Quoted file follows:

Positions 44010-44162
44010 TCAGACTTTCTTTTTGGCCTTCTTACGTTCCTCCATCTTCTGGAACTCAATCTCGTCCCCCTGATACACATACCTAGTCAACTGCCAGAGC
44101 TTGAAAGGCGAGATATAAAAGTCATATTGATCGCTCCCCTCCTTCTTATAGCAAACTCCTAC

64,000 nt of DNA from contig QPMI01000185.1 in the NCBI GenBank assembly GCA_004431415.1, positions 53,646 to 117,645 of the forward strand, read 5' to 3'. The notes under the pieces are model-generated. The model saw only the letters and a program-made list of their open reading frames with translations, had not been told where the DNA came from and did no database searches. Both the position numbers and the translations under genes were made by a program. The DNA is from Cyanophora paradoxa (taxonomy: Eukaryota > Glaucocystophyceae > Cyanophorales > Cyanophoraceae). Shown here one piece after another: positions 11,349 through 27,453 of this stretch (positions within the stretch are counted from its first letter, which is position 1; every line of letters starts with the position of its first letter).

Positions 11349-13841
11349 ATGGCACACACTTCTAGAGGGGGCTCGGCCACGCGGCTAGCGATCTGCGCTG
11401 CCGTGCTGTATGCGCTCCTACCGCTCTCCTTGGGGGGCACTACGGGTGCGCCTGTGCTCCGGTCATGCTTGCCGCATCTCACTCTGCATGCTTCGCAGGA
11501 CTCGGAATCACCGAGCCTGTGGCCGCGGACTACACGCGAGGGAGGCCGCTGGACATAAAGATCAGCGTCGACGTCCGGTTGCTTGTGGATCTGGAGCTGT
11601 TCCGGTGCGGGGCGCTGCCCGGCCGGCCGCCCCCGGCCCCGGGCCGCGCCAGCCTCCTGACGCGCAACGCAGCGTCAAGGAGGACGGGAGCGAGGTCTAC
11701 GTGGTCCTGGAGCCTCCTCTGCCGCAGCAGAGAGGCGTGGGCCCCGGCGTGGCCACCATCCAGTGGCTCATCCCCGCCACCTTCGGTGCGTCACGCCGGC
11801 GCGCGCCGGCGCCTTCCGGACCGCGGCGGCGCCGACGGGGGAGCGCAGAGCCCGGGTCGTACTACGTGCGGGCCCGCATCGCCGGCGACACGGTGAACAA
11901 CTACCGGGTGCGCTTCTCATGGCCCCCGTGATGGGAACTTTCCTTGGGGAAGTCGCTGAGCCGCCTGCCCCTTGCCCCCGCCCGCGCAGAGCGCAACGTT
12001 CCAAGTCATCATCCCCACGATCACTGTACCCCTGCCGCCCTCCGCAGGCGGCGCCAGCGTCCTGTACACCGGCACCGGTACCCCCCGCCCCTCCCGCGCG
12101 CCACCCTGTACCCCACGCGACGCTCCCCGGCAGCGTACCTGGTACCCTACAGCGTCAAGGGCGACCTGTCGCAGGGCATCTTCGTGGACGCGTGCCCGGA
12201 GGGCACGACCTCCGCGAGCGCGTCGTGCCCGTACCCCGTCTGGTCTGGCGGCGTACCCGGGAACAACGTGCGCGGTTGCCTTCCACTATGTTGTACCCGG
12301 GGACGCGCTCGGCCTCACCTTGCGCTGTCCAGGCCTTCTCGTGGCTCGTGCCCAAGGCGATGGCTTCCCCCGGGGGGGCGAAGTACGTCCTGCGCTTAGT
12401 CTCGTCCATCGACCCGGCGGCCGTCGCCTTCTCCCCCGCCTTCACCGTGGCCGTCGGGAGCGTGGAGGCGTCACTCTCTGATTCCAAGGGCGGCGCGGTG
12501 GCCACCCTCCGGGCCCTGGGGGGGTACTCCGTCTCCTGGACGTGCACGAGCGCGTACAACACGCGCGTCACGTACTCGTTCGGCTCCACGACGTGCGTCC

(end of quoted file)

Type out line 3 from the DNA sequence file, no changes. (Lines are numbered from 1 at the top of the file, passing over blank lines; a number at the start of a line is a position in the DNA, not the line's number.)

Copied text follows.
44101 TTGAAAGGCGAGATATAAAAGTCATATTGATCGCTCCCCTCCTTCTTATAGCAAACTCCTAC